I’m honored and delighted to have Joanna here today, adding to the conversation about having a wedding with divorced parents, and the conversation about the ways that weddings, trying as they are, can offer healing. Beyond that, Joanna makes it so clear that the wedding is not the end, it’s just the beginning of something really great.
After we got married a year and a half ago, I was excited to write my wedding grad post and share all the amazing things that happened. But it never really gelled. And for a long time I felt like all the stuff I had to say about our wedding/being newly married had been said by others. Which was maybe annoying at first, and then a relief to realize I didn’t need to add anything. Then this discussion about divorced parents started. And the ladies had great things to say. But I still feel there was something missing, something that I can share.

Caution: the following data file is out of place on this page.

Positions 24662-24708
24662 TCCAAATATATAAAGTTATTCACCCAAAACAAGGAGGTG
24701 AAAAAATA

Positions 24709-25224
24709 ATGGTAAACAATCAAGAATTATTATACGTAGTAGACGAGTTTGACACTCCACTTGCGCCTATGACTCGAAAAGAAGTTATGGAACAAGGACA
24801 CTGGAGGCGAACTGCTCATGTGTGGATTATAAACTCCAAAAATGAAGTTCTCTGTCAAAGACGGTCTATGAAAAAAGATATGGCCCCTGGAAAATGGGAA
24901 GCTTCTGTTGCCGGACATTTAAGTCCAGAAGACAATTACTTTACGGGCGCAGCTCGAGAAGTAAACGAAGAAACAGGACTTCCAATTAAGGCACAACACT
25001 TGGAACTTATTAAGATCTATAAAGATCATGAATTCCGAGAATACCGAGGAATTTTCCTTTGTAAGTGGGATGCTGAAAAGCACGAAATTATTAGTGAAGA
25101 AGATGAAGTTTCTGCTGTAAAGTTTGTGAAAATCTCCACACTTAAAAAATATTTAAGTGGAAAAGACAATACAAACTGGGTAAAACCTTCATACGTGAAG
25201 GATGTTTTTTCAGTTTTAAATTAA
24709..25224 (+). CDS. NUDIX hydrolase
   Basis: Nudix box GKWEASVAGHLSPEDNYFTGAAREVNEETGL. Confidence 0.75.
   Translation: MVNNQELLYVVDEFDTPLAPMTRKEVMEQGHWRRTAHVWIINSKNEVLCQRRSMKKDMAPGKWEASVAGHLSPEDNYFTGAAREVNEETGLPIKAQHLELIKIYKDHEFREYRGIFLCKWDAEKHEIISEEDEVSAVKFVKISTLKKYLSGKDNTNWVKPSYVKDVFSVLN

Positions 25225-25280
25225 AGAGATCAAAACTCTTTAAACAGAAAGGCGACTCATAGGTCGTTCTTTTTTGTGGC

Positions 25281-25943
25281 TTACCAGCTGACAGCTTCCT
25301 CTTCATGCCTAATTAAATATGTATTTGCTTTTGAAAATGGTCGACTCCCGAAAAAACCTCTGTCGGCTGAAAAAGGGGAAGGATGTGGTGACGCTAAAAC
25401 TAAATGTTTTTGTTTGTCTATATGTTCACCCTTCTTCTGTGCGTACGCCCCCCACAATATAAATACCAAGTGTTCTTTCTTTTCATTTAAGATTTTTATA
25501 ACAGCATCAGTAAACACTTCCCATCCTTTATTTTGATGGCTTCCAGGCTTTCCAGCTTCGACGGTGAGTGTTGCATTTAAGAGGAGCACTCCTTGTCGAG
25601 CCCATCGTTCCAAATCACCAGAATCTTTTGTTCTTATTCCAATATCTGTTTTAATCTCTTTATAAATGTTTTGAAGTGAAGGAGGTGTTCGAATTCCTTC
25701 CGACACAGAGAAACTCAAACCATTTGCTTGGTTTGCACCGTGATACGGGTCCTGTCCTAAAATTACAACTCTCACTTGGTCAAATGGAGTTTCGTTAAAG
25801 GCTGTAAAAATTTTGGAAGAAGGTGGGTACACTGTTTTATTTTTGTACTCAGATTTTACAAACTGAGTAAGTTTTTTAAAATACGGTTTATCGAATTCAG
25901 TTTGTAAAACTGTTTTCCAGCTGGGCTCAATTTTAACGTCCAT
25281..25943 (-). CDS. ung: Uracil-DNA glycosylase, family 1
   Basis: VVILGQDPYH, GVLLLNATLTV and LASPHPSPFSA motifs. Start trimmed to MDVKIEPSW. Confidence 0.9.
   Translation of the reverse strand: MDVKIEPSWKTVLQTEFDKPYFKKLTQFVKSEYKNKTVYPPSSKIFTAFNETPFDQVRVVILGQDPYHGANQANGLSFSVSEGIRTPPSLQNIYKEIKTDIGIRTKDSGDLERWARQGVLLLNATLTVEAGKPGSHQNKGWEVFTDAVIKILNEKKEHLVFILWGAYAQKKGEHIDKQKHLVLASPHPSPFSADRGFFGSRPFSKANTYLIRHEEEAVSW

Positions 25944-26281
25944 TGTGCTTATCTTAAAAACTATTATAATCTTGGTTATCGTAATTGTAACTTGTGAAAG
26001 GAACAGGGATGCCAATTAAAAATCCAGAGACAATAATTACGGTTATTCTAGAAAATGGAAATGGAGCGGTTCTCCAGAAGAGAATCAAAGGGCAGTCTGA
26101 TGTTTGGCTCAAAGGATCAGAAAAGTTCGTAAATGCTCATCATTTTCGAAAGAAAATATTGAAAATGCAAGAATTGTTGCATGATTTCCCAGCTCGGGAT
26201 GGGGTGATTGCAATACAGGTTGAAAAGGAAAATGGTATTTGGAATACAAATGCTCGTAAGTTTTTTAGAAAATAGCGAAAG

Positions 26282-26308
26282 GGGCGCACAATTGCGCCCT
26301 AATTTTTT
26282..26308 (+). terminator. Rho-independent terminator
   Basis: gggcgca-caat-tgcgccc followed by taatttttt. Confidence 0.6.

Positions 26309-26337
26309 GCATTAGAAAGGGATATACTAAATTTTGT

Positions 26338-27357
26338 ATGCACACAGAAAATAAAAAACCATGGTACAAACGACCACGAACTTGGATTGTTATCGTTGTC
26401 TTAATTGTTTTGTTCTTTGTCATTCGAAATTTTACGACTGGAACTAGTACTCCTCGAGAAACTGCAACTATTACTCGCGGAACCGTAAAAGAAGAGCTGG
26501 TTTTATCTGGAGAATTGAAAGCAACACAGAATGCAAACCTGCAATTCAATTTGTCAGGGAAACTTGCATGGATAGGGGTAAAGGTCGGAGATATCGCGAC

Before he proposed, my brilliant and thoughtful fiancé (now husband) called each of my parents to ask permission to marry me. I had hinted during that pre-engagement time that he needed to ask my dad if he was thinking of proposing. When it came down to it, he said it didn’t feel right not asking the woman who raised me singlehandedly for most of my young life for her approval. Smart move.
Once wedding planning started, we made a point of asking all three sets of parents how they wanted to be involved in the wedding. C’s parents (still married and very straightforward) and my mom offered to help with anything including money. My dad quickly offered that if we got married in their town, where all my half-siblings live, they would all chip in with food and space and save us a bundle of money. After deliberating the options what felt like forever, we finally settled on holding the wedding in the town where we live, because the idea of planning a wedding cross-country made my blood pressure spike. Once we decided that, my mom confessed that she was terrified we would choose to do it in “their” space. Instead, we chose an option that was equally inconvenient, and neutral, for everybody – across the country, in our space.